Ferdinand Marcos Jr.

Marcos: Charter change only about economic reforms, ‘nothing more’

Dwight de Leon

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Marcos: Charter change only about economic reforms, ‘nothing more’

President Ferdinand Marcos Jr. at the Center of Strategic and International Studies in Washington D.C., USA on May 4, 2023.

Presidential Communications Office

(1st UPDATE) Fears of amending political provisions of the 1987 Constitution come against the backdrop of an important historical detail – that charter change under his father's regime decades ago was a key factor in being in power for 21 years

MANILA, Philippines – President Ferdinand Marcos Jr. insisted that his administration only supports an economic charter change, amid fears that efforts to amend or revise the Constitution are meant to eventually touch on political provisions.

“I want to make it clear. This administration’s position in introducing reforms to our Constitution extends to economic matters alone, or those strategically aimed at boosting our country’s economy. Nothing more,” he said in a speech on Thursday, February 8, at the Constitution Day event of the Manila Overseas Press Club.

Marcos previously said he was not closing his doors to the idea of amending political provisions in the Constitution, but clarified that he would rather have discussions on term limits at a later time.

Marcos’ father – the late dictator Ferdinand E. Marcos – successfully changed the Constitution during his time as president, which, as per the Martial Law Museum, allowed him to stay in power beyond the two four-year terms stated in the 1935 Constitution. He ran the country from 1965 to 1986, stepping down only after being ousted by the EDSA People Power Revolution.

That episode in Philippine history has tainted conversations on charter change, sparking fears that its advocates in government would eventually want to extend their terms of office.

Some observers are also worried that the latest charter change push – backed by House Speaker Martin Romualdez – is meant to eventually make the President’s cousin the prime minister, in the event the nation transitions from a presidential to a parliamentary system of government.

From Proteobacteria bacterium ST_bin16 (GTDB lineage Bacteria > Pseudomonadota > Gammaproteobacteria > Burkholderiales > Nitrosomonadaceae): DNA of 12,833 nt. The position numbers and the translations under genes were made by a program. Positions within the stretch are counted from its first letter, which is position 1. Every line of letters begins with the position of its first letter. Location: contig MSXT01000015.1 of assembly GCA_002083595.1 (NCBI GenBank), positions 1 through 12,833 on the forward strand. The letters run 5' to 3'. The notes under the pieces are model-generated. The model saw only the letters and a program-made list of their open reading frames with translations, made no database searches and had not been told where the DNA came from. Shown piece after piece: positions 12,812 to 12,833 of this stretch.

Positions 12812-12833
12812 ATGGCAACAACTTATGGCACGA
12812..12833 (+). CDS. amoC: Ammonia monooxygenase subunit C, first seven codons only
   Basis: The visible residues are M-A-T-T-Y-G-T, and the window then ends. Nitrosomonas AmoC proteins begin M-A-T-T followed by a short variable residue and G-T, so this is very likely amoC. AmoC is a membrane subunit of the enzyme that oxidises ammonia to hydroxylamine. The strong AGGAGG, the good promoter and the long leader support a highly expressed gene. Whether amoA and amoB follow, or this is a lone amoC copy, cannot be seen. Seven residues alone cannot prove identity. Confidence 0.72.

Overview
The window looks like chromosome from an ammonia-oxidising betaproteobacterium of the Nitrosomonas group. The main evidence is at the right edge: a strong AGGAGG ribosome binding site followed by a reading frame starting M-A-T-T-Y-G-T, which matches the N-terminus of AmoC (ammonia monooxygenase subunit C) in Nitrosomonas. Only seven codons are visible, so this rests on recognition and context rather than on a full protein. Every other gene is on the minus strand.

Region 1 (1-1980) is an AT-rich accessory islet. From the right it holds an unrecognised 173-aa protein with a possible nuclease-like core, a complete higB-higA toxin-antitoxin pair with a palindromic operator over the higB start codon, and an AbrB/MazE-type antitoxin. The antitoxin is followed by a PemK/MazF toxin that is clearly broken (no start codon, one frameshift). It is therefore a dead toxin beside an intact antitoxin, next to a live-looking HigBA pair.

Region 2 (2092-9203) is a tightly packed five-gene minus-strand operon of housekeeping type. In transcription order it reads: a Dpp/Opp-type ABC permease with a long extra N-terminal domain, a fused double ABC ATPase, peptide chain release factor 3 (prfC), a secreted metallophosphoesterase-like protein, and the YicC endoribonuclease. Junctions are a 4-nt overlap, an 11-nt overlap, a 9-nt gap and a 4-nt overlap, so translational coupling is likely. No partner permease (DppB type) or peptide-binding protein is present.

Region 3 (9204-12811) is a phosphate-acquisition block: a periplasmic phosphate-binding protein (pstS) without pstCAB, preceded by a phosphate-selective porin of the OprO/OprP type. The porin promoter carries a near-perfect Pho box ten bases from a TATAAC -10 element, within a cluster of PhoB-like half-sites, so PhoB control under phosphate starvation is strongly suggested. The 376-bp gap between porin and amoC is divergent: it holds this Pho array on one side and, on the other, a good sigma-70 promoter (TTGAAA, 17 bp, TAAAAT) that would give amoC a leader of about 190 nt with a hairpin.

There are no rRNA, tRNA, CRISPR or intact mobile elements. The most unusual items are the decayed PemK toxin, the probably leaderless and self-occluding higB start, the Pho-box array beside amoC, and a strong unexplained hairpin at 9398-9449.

‘Debate must continue’

In pushing for an economic charter change, Marcos cited the business sector, which has pointed out “economic provisions in the Constitution that inhibit our growth momentum.”

“Anchored on these restrictive provisions, there are laws that prohibit certain kinds of foreign investments, and thus limit our economic potential and our global competitiveness,” he said.

As a general rule, foreigners cannot have more than 40% stake in industries, but in recent years, the government has passed several laws that open up the country’s economy to the world.

The charter change agenda, however, has intensified the feud between the House and the Senate in the past month.

House leaders either oversaw or supported a signature drive to amend a constitutional provision that would allow the House and the Senate to vote as one when a motion to form a constituent assembly is called.

In that scenario, the House can force the Senate’s hand, as the 24-member Senate is essentially outnumbered by the 300-plus-member House.

That campaign did not sit well with the Senate, sparking a word war between leaders of the two chambers of Congress.

Marcos said he will not hinder dialogues in Congress on charter change. 

“We must allow this healthy and democratic debate to rage on, engaging and informing the minds of our citizenry, especially since the socio-economic development of our country is directly involved,” he added. – Rappler.com

1 comment

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  1. ET

    Really? Can we trust President Marcos Jr. not to follow in his late father’s footsteps? Will he give in to the idea to “make the President’s cousin the prime minister, in the event the nation transitions from a presidential to a parliamentary system of government”?

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Dwight de Leon

Dwight de Leon is a multimedia reporter who covers President Ferdinand Marcos Jr., the Malacañang, and the Commission on Elections for Rappler.